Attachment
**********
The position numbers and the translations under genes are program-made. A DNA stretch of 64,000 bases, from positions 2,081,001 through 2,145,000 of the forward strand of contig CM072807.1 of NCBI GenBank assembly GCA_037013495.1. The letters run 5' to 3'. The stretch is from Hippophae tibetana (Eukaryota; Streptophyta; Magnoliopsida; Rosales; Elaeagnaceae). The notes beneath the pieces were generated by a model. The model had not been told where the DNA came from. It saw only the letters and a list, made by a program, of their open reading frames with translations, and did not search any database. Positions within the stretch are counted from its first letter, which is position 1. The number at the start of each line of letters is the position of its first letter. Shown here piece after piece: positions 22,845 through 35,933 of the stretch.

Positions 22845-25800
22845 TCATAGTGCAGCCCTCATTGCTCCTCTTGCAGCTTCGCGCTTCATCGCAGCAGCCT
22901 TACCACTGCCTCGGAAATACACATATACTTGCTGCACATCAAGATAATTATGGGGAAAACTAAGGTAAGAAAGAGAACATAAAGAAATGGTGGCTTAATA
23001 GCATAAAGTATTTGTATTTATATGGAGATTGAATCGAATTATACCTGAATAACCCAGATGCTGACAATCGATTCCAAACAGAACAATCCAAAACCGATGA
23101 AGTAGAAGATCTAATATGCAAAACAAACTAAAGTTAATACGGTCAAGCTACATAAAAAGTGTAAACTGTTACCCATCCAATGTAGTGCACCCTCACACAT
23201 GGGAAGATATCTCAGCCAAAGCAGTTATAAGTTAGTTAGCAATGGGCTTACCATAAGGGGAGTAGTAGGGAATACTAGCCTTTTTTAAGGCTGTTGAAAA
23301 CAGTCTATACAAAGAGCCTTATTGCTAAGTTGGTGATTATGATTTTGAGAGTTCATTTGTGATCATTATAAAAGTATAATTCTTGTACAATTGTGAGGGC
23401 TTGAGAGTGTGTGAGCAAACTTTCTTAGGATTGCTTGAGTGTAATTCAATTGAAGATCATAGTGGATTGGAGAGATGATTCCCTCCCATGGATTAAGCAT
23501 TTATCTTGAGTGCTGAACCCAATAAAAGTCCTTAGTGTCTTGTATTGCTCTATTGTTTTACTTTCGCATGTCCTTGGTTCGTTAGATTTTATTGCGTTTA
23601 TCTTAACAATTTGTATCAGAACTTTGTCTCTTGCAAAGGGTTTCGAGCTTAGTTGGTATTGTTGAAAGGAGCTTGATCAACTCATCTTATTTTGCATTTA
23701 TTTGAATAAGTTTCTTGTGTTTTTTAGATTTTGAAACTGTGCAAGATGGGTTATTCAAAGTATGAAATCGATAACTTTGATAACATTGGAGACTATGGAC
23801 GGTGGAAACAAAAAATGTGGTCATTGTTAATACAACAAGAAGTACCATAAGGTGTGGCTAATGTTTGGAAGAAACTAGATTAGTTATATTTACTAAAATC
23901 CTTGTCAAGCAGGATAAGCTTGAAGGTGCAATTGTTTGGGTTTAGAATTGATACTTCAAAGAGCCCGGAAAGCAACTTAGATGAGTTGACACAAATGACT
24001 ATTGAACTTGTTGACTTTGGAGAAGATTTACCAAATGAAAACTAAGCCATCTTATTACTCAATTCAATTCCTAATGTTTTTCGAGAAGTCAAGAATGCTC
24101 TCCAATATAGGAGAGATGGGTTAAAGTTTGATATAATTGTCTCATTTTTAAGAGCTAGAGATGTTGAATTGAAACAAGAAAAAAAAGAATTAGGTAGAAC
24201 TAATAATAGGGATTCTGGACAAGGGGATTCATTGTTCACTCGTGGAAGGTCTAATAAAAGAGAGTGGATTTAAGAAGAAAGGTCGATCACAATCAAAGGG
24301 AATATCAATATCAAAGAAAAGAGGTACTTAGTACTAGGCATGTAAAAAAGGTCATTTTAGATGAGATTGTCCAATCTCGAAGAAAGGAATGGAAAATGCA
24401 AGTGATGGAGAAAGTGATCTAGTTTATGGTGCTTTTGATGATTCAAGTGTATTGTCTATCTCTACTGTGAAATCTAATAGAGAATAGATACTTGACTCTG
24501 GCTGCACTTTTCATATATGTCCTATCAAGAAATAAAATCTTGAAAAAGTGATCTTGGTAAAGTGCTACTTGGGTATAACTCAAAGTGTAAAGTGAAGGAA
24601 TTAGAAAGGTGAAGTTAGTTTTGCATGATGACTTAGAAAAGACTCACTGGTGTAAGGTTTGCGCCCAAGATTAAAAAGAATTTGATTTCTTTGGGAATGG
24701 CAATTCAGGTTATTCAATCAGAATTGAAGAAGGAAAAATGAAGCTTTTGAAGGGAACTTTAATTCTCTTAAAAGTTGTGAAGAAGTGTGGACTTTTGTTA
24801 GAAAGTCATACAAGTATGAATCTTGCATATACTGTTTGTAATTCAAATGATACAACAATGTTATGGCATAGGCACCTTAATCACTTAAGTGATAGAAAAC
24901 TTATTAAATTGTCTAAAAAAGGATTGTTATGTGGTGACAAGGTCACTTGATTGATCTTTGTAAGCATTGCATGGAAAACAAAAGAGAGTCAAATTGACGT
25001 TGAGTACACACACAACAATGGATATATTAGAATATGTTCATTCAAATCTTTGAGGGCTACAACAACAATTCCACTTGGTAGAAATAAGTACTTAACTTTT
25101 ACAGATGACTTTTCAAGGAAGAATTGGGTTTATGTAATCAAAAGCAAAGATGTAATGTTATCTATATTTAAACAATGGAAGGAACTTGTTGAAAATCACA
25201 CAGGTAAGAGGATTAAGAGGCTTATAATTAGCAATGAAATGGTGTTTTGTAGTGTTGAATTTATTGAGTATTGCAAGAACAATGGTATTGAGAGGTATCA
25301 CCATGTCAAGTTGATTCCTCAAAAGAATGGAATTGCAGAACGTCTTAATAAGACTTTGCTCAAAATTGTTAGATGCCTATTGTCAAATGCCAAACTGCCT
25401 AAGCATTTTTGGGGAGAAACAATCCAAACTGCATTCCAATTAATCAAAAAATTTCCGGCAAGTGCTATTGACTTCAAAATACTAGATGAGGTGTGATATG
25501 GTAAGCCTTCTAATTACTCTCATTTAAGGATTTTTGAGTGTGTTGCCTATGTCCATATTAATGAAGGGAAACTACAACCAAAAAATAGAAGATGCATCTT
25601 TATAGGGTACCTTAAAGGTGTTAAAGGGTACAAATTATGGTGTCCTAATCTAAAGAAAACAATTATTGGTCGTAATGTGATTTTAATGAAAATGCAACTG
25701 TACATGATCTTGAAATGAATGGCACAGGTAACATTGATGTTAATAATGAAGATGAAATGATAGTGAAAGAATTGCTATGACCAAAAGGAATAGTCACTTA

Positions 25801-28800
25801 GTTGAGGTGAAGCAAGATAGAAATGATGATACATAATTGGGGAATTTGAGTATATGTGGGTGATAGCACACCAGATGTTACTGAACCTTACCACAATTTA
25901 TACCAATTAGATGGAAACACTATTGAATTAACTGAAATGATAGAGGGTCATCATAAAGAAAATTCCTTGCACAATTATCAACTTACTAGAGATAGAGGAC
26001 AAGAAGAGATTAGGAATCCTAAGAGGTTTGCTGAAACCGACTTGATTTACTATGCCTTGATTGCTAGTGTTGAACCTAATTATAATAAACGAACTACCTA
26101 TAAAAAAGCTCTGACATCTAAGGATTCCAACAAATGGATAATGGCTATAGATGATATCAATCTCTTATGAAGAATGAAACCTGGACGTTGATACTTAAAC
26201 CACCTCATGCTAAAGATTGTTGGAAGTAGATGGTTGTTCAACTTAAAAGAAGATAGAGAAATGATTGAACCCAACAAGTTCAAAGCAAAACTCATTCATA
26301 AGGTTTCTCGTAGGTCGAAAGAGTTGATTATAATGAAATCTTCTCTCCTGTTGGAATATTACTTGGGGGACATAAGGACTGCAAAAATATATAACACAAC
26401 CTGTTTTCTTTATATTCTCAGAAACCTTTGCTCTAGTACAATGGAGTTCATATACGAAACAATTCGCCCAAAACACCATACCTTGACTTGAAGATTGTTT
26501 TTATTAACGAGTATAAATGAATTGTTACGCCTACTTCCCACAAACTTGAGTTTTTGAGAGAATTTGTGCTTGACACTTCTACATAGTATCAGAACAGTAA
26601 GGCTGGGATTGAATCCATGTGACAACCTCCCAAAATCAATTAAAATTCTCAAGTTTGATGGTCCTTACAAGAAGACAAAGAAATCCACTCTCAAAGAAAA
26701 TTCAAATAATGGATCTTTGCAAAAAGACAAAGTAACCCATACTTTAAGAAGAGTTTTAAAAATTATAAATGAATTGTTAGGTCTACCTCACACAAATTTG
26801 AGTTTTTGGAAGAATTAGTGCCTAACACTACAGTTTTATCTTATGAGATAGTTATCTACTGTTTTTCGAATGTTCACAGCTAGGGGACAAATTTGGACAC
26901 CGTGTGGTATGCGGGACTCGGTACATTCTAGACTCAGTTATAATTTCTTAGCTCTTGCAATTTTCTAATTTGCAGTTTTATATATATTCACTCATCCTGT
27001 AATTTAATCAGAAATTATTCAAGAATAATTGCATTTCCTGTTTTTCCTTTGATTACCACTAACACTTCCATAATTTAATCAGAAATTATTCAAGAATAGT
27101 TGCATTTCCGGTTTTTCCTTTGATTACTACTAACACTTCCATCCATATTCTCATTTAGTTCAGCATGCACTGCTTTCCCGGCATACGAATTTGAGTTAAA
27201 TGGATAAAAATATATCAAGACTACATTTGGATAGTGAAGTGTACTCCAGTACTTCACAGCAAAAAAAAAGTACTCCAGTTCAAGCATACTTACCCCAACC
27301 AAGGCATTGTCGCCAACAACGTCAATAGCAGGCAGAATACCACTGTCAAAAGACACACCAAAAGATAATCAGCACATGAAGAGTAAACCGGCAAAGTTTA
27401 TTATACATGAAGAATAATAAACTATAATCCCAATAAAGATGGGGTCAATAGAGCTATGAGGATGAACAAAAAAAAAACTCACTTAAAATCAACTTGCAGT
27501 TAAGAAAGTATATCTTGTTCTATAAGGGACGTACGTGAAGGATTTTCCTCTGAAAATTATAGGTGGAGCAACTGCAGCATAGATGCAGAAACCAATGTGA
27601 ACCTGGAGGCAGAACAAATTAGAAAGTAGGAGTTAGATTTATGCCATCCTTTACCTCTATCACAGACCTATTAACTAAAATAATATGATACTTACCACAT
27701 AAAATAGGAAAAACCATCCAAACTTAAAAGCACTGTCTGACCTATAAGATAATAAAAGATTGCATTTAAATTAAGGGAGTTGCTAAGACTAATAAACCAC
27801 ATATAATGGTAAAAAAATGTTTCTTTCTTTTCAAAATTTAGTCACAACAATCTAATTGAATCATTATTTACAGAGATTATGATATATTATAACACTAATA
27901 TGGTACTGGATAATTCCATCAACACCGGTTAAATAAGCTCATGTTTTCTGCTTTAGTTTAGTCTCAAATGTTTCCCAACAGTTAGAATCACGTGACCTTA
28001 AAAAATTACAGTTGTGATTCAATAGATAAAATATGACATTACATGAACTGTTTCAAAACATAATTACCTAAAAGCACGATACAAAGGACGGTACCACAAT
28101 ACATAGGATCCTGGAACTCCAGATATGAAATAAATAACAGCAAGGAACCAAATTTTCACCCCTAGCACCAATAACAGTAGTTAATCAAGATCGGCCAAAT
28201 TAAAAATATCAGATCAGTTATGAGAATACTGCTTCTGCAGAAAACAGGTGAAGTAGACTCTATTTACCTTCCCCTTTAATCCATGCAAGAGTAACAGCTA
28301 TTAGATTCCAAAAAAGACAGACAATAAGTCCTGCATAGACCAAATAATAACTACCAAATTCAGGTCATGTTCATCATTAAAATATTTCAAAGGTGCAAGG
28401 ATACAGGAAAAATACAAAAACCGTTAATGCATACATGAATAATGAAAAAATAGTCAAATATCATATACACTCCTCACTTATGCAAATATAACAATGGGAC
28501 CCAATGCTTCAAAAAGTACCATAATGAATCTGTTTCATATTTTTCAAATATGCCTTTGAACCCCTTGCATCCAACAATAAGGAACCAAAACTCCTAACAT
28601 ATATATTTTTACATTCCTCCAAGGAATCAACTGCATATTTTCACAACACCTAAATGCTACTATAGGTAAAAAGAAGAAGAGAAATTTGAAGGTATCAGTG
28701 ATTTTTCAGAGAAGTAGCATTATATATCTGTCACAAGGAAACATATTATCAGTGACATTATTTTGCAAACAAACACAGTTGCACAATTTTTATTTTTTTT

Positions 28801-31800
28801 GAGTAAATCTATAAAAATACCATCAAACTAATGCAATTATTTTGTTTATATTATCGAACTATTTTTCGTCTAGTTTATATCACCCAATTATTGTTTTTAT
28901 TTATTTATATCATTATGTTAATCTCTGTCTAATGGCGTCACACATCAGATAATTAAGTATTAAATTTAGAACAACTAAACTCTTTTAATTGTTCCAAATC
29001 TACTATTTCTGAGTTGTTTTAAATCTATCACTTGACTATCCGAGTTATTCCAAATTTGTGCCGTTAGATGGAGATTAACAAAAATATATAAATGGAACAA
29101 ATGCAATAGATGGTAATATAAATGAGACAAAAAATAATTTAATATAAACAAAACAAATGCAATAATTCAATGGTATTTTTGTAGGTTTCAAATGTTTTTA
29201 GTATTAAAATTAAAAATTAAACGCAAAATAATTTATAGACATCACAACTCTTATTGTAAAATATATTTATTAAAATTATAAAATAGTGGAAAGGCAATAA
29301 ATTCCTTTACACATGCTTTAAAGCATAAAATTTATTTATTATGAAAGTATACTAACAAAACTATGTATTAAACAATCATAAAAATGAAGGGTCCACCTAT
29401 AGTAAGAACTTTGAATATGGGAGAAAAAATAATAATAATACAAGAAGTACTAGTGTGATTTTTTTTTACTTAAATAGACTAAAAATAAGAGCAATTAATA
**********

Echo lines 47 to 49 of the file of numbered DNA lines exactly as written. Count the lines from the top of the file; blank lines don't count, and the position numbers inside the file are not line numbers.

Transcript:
27101 TGCATTTCCGGTTTTTCCTTTGATTACTACTAACACTTCCATCCATATTCTCATTTAGTTCAGCATGCACTGCTTTCCCGGCATACGAATTTGAGTTAAA
27201 TGGATAAAAATATATCAAGACTACATTTGGATAGTGAAGTGTACTCCAGTACTTCACAGCAAAAAAAAAGTACTCCAGTTCAAGCATACTTACCCCAACC
27301 AAGGCATTGTCGCCAACAACGTCAATAGCAGGCAGAATACCACTGTCAAAAGACACACCAAAAGATAATCAGCACATGAAGAGTAAACCGGCAAAGTTTA